ROME – On Good Friday Capuchin Father Raniero Cantalamessa, preacher of the papal household, said the biggest thing people should fear about the aftermath of the coronavirus pandemic is not an economic but a sort of anthropological “recession,” meaning surrendering the gains in human understanding the crisis has occasioned.

“When, in the memory of humanity, have the people of all nations ever felt themselves so united, so equal, so less in conflict than at this moment of pain? We have forgotten about building walls,” Cantalamessa said April 10, saying global solidarity is one of the major emerging effects of the coronavirus.

COVID-19 “knows no borders. In an instant, it has broken down all the barriers and distinctions of race, nation, religion, wealth, and power,” the 85-year-old Capuchin said.

“We should not revert to that prior time when this moment has passed, we should not waste this opportunity,” he said. “Let us not allow so much pain, so many deaths, and so much heroic engagement on the part of health workers to have been in vain.”

“Returning to the way things were,” he said, “is the ‘recession’ we should fear the most.”

He quoted Chapter 2 of the Book of Isaiah, which says, “They shall beat their swords into plowshares and their spears into pruning hooks; One nation shall not raise the sword against another, nor shall they train for war again.”

The current crisis is an opportune time to fulfill this prophecy, he said, urging the world, and youth in particularly, to “say ‘enough!’ to the tragic race toward arms.”

“Say it with all your might, you young people, because it is above all your destiny that is at stake,” he said, urging unlimited resources to be invested instead in the weapons that will help with the most urgent necessities: Healthcare, hygiene, food, fighting poverty, and caring for creation.

“Let us leave to the next generation a world poorer in goods and money, if need be, but richer in its humanity,” he said.

Good Friday is the only papal liturgy during the year when the pope himself does not preach. It’s given by the preacher of the papal household, who for the past 40 years has been Cantalamessa, who also offers meditations for the Roman Curia every Friday during Lent and Advent.

Like the rest of the papal activities during Lent and Holy Week, this year Cantalamessa’s weekly Lenten reflections were livestreamed for curial officials who were not in the office due to coronavirus restrictions.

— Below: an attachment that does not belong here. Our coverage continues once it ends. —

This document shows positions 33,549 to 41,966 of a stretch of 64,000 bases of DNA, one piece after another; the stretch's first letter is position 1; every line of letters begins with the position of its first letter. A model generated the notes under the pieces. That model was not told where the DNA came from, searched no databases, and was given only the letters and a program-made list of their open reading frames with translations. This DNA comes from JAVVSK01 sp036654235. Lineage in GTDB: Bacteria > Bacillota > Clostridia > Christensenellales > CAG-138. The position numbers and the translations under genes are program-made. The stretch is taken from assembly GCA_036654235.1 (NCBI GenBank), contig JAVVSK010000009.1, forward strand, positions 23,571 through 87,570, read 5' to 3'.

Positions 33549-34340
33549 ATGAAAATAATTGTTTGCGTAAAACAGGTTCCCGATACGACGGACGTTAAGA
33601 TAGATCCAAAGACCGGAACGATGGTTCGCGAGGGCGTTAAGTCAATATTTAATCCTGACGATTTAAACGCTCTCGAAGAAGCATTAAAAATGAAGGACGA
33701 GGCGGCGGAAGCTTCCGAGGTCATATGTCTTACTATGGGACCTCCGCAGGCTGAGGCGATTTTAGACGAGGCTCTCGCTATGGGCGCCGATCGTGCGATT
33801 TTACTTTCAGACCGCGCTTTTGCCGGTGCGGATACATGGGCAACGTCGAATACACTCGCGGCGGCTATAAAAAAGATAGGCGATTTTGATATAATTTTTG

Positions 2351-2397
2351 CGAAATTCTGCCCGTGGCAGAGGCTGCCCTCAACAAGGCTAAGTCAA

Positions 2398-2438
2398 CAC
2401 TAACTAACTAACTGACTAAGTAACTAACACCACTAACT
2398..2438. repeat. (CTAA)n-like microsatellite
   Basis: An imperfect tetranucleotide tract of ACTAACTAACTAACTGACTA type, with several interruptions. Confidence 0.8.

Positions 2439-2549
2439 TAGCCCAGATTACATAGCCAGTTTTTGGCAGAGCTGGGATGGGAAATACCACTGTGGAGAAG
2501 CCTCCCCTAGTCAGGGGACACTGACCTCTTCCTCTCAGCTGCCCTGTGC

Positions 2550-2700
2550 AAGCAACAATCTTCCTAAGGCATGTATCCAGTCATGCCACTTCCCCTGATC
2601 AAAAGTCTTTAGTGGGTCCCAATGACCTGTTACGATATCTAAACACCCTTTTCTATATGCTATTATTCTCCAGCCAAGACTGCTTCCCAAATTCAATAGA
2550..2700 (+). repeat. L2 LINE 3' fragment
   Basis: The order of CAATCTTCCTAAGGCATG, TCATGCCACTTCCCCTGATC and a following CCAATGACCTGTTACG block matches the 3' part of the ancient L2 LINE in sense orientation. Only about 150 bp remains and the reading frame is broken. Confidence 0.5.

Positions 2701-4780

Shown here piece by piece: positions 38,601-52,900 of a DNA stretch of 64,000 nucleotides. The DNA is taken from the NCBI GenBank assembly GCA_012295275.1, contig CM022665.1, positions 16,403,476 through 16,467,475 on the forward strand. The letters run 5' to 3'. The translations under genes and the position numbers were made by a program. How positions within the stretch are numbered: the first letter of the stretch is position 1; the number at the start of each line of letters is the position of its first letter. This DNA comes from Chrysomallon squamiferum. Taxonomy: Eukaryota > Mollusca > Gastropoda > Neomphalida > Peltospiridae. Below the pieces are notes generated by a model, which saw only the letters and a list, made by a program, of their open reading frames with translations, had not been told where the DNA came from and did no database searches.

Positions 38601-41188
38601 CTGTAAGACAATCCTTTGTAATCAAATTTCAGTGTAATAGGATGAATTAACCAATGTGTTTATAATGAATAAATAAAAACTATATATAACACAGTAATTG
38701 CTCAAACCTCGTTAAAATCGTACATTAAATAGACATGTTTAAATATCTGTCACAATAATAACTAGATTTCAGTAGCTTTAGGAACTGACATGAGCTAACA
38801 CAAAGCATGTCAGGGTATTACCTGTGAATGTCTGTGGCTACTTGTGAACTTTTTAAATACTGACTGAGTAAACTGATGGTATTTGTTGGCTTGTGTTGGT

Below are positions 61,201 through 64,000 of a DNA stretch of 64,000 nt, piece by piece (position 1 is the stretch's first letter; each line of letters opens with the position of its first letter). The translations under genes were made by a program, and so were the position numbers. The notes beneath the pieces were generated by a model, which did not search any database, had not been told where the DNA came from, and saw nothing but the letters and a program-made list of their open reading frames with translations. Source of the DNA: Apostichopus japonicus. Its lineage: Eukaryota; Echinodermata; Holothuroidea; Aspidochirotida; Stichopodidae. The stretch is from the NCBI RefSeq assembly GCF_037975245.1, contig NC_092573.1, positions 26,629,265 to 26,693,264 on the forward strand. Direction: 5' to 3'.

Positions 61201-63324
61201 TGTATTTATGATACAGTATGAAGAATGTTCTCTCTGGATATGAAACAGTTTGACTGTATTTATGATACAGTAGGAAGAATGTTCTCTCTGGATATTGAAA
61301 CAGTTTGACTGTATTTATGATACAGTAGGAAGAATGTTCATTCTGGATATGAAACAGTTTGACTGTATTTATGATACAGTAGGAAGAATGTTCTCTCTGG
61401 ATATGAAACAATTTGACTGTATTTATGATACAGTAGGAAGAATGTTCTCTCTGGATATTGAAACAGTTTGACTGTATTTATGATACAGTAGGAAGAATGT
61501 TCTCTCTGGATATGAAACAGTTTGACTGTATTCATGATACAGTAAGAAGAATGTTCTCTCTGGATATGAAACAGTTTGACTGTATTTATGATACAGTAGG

After processing to the Altar of the Chair in St. Peter’s Basilica, where the liturgy was held, the 83-year-old Pope Francis knelt in front of a crucifix. Due to healthcare concerns, the traditional veneration of the cross, during which faithful each approach the cross to kiss the wounds of Jesus, was omitted.

In his homily, Cantalamessa said Jesus’s crucifixion and death, which he called the “greatest evil committed on earth,” is better understood by its effects than its causes.

While justification and salvation are the primary effects of Jesus’s sacrifice, he said one effect that is both timely and relevant given the current pandemic is that it “changed the meaning of pain and human suffering.”

“It is no longer punishment, a curse. It was redeemed at its root when the Son of God took it upon himself,” he said.

In terms of the coronavirus, Cantalamessa said the outbreak must also be looked at through lens of effects rather than causes, focusing more on the positive aspects than the tragic stories and numbers recycled in the news.

“The pandemic has abruptly roused us from the greatest danger individuals and humanity have always been susceptible to: the delusion of omnipotence,” he said, noting that it took a microscopic virus to remind humanity that it is mortal, and that “military power and technology are not sufficient to save us.”

With humanity, God at times “disrupts our projects and our calm to save us from the abyss we don’t see,” he said.

Though God does not cause the virus, he allows it, Cantalamessa said, adding, “If these scourges were punishments of God, it would not be explained why they strike equally good and bad, and why the poor usually bring the worst consequences of them. Are they more sinners than others?”

Rather, “God participates in our pain to overcome it,” he said, insisting that God did not want his son to die so that good would come from it, but he “permitted human freedom to take its course, making it serve, however, his own purposes and not those of human beings.”

The same goes for disasters such as earthquakes and plagues, he said, saying nature also has “a kind of freedom as well,” and evolves “according to its own laws of development.”

When tragedies strike, the first thing to do is cry out to God, he said, explaining that God does not enjoy being invoked so he can hand out favors, and nor can human prayers change his plans. Rather, “there are things that God has decided to grant us as the fruit both of his grace and of our prayer, almost as though sharing with his creatures the credit for the benefit received,” Cantalamessa said.

Like the Israelites, who after being bitten by a poisonous snake in the desert were cured when Moses hoisted a bronze snake onto a pole, declaring that anyone who looked at it would be saved, “We too at this moment have been bitten by an invisible, poisonous ‘serpent’.”

Healing comes from looking at Jesus on the cross, he said, urging Christians to “adore him on behalf of ourselves and of the whole human race. The one who looks on him with faith does not die. And if that person dies, it will be to enter eternal life.”

“We too, after these days that we hope will be short, shall rise and come out of the tombs of our homes,” not to go back to the way things were, he said, but to “a more fraternal, more human, more Christian life!”

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